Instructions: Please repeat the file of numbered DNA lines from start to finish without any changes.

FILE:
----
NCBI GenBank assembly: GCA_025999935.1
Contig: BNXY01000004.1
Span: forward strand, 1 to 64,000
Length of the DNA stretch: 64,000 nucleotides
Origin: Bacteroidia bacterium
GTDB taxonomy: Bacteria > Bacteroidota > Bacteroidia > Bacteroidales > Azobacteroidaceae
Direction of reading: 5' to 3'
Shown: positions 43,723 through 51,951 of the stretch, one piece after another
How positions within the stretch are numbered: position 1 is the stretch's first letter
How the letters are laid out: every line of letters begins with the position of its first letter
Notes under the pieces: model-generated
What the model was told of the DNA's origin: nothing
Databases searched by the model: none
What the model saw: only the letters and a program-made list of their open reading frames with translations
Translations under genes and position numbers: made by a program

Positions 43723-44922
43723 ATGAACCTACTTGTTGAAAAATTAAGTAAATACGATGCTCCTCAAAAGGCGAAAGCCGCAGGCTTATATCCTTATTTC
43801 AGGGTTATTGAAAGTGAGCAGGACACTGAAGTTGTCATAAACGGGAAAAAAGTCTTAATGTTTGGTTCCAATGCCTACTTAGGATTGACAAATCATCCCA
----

NCBI GenBank assembly: GCA_025999935.1
Contig: BNXY01000004.1
Span: forward strand, 1 to 64,000
Length of the DNA stretch: 64,000 nucleotides
Origin: Bacteroidia bacterium
GTDB taxonomy: Bacteria > Bacteroidota > Bacteroidia > Bacteroidales > Azobacteroidaceae
Direction of reading: 5' to 3'
Shown: positions 43,723 through 51,951 of the stretch, one piece after another
How positions within the stretch are numbered: position 1 is the stretch's first letter
How the letters are laid out: every line of letters begins with the position of its first letter
Notes under the pieces: model-generated
What the model was told of the DNA's origin: nothing
Databases searched by the model: none
What the model saw: only the letters and a program-made list of their open reading frames with translations
Translations under genes and position numbers: made by a program

Positions 43723-44922
43723 ATGAACCTACTTGTTGAAAAATTAAGTAAATACGATGCTCCTCAAAAGGCGAAAGCCGCAGGCTTATATCCTTATTTC
43801 AGGGTTATTGAAAGTGAGCAGGACACTGAAGTTGTCATAAACGGGAAAAAAGTCTTAATGTTTGGTTCCAATGCCTACTTAGGATTGACAAATCATCCCA